Dr. Xiwei She is a postdoctoral scholar in the Department of Neurology. He received his B.S. degree in Computer Science from Shanghai Jiao Tong University in 2013, and his M.S. degree in Biomedical Engineering from Zhejiang University in 2016. Worked as a research assistant at the USC Neural Modeling and Interface Laboratory, he received his Ph.D. degree in Biomedical Engineering from the University of Southern California in 2022. After graduation, he joined Stanford University as a postdoctoral scholar at the Pediatric Neurostimulation Laboratory (Baumer Lab) and Wu Tsai Neuroscience Institute.
His research interests are largely directed toward identifying the causal relationship of neurons/brain regions and understanding how information is encoded in neural signals by employing machine learning models. Specifically, his postdoc research focuses on applying machine learning modeling techniques on EEG and TMS-EEG data to better understand the impact of interictal epileptiform discharges (IEDs) on brain activity in children with childhood epilepsy with centrotemporal spikes (CECTS).

Stanford Advisors

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All Publications

  • Accelerating input-output model estimation with parallel computing for testing hippocampal memory prostheses in human JOURNAL OF NEUROSCIENCE METHODS She, X., Robinson, B., Flynn, G., Berger, T. W., Song, D. 2022; 370: 109492


    Hippocampal memory prosthesis is defined as a closed-loop biomimetic system that can be used for restoration and enhancement of memory functions impaired in diseases or injuries. To build such a prosthesis, we have developed two types of input-output models, i.e., a multi-input multi-output (MIMO) model for predicting output spike trains based on input spikes, and a double-layer multi-resolution memory decoding (MD) model for classifying spatio-temporal patterns of spikes into memory categories. Both models can achieve high prediction accuracy using human hippocampal spikes data and can be used to derive electrical stimulation patterns to test the hippocampal memory prosthesis.However, testing hippocampal memory prostheses in human epilepsy patients with such models has to be performed within a much shorter time window (48-72 h) due to clinical limitations. To solve this problem, we have developed parallelization strategies to decompose the overall model estimation task into multiple independent sub-tasks involving different outputs and cross-validation folds. These sub-tasks are then accomplished in parallel on different computer nodes to reduce model estimation time.Implementing both parallel schemes with a high-performance computer cluster, we successfully reduced the computing time of model estimations from hundreds of hours to tens of hours.We have tested the two parallel computing schemes for both MIMO and MD models with data collected from 11 human subjects. The performances of the parallel schemes are compared with the performance of the non-parallel scheme.Such strategies allow us to complete the modeling procedure within the required time frame to further test input-output model-driven electrical stimulations for the hippocampal memory prosthesis. It has important implications to test the model-based DBS intraoperatively and developing clinically viable hippocampal memory prostheses.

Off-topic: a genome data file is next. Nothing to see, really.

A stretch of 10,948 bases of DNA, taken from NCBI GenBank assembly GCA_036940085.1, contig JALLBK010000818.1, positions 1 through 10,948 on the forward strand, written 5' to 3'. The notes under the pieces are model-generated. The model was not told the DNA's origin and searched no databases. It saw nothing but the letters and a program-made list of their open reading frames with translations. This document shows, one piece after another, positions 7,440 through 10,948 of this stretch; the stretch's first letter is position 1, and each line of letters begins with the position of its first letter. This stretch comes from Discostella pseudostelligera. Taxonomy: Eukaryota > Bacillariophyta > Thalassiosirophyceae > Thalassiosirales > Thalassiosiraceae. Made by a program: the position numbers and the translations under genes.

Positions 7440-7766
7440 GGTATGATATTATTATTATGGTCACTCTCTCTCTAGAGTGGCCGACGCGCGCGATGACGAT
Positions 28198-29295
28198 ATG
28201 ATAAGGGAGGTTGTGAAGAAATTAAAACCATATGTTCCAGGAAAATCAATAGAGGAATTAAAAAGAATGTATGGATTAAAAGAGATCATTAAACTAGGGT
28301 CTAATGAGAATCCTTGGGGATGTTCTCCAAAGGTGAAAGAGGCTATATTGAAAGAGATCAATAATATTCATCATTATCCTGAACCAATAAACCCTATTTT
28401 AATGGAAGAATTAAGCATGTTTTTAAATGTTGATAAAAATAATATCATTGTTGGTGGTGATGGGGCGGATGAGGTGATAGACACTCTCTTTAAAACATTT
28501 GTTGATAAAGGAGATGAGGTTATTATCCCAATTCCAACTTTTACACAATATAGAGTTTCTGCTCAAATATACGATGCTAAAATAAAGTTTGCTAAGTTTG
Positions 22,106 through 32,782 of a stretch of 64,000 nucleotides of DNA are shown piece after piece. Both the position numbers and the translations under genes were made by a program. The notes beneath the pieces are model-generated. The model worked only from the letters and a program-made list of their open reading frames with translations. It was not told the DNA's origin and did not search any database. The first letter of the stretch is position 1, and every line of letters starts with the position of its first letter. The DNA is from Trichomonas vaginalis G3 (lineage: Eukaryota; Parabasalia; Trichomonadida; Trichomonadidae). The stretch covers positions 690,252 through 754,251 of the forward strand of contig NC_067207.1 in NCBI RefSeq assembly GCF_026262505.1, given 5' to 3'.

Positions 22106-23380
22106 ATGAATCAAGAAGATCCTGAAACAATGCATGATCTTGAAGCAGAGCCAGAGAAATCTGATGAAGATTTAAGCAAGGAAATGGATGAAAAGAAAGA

View details for DOI 10.1016/j.jneumeth.2022.109492

    View details for Web of Science ID 000788139600003

    View details for PubMedID 35104492

  • A Double-Layer Multi-Resolution Classification Model for Decoding Spatiotemporal Patterns of Spikes With Small Sample Size NEURAL COMPUTATION She, X., Berger, T. W., Song, D. 2021; 34 (1): 219-254


    We build a double-layer, multiple temporal-resolution classification model for decoding single-trial spatiotemporal patterns of spikes. The model takes spiking activities as input signals and binary behavioral or cognitive variables as output signals and represents the input-output mapping with a double-layer ensemble classifier. In the first layer, to solve the underdetermined problem caused by the small sample size and the very high dimensionality of input signals, B-spline functional expansion and L1-regularized logistic classifiers are used to reduce dimensionality and yield sparse model estimations. A wide range of temporal resolutions of neural features is included by using a large number of classifiers with different numbers of B-spline knots. Each classifier serves as a base learner to classify spatiotemporal patterns into the probability of the output label with a single temporal resolution. A bootstrap aggregating strategy is used to reduce the estimation variances of these classifiers. In the second layer, another L1-regularized logistic classifier takes outputs of first-layer classifiers as inputs to generate the final output predictions. This classifier serves as a meta-learner that fuses multiple temporal resolutions to classify spatiotemporal patterns of spikes into binary output labels. We test this decoding model with both synthetic and experimental data recorded from rats and human subjects performing memory-dependent behavioral tasks. Results show that this method can effectively avoid overfitting and yield accurate prediction of output labels with small sample size. The double-layer, multi-resolution classifier consistently outperforms the best single-layer, single-resolution classifier by extracting and utilizing multi-resolution spatiotemporal features of spike patterns in the classification.

    View details for DOI 10.1162/neco_a_01459

    View details for Web of Science ID 000730790000008

    View details for PubMedID 34758485

    View details for PubMedCentralID PMC9470026